For an increasing number of women in the United States, a concern or preoccupation with body weight and size is a constant pressure. Female athletes, like most women in our society, are also often pressured to conform to certain ideal body sizes and shapes, as dictated by the entertainment and fashion industries. Female athletes, however, face a twofold pressure. They face the burden that our culture places on all women to be thin, but they also face the burden from coaches, parents, and other athletes to succeed in sports and look good doing so by maintaining an unrealistically low weight. When weight gain means removal from a team or elimination from competition, many female athletes turn to dangerous food restriction and excessive exercise. This pressure to achieve or maintain unrealistically low body weight underlies the development of a syndrome recently named the Female Athlete Triad. First identified by the American College of Sports Medicine in 1992, the Female Athlete Triad consists of three medical disorders commonly found in female athletes: disordered eating, amenorrhea, and osteoporosis. Alone each disorder is dangerous; in combination the triad disorders are potentially fatal.
Eating Disorders in Female Athletes
Before evaluating the available studies on the prevalence of disordered eating among female athletes, it is necessary to recognize the many limitations and problems that arise with such studies. First of all, there are a limited number of studies on this segment of females and their eating patterns. Also, many of these studies rely on self-reporting surveys, which inherently may be flawed due to the fact that many athletes may deny disordered eating b...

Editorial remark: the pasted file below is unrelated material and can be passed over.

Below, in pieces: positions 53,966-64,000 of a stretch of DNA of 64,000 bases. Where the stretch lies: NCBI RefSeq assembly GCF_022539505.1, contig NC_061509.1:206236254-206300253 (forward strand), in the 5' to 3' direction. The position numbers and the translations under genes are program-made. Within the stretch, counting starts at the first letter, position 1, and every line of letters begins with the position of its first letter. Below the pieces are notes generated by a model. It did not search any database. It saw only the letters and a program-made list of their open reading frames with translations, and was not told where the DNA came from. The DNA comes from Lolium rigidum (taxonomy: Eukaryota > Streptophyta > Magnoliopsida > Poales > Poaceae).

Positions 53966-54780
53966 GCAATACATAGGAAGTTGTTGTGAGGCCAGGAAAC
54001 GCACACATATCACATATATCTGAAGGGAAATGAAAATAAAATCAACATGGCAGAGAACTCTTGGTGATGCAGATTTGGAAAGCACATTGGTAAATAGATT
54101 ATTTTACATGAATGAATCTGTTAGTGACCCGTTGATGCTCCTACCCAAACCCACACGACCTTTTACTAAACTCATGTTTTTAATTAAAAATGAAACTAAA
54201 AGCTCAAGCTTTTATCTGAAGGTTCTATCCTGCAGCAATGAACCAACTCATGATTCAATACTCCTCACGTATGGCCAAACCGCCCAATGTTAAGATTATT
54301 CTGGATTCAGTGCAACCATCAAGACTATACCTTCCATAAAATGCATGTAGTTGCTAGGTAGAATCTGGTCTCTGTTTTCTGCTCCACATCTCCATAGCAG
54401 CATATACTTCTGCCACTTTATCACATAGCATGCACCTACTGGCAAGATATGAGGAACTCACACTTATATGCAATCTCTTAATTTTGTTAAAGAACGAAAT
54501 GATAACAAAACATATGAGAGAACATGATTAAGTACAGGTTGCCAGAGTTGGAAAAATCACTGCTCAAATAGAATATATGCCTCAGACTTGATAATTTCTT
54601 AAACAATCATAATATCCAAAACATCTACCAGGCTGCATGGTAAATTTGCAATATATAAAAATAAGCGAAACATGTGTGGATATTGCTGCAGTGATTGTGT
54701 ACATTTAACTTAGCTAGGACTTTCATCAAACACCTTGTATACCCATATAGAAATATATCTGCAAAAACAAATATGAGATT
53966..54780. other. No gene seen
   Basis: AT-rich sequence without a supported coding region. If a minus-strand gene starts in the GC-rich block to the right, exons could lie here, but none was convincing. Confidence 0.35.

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Smith, A. (1996). The female athlete triad. Physician and Sportsmedicine, 24, 67.
Weight gain does not increase bone density in women with eating disorders. (2000) International Journal of Eating Disorders, 27, 29-35.
Wiita, B.G., Stombaugh, I.A. (1996). Nutritional knowledge, eating practices, and health of adolescent female runners: a 3-year longitudinal study. International Journal of Sports Nutrition, 6, 414-425.
Williams, N.I., Young, J.C., McArthur, J.W., Bullen, B., Skrinar, G.S., Turnbull, B. (1995). Strenuous exercise with caloric restriction: effect on luteinizing hormone secretion. Medicine and Science in Sports and Exercise, 27, 1390-1398.
Yeager, K., Agostini, R., Nattiiv, A., and Drinkwater, B. (1993). The female athlete triad: Disordered eating, amenorrhea, osteoporosis. Medicine and Science in Sports and Exercise, 25, 775-777.
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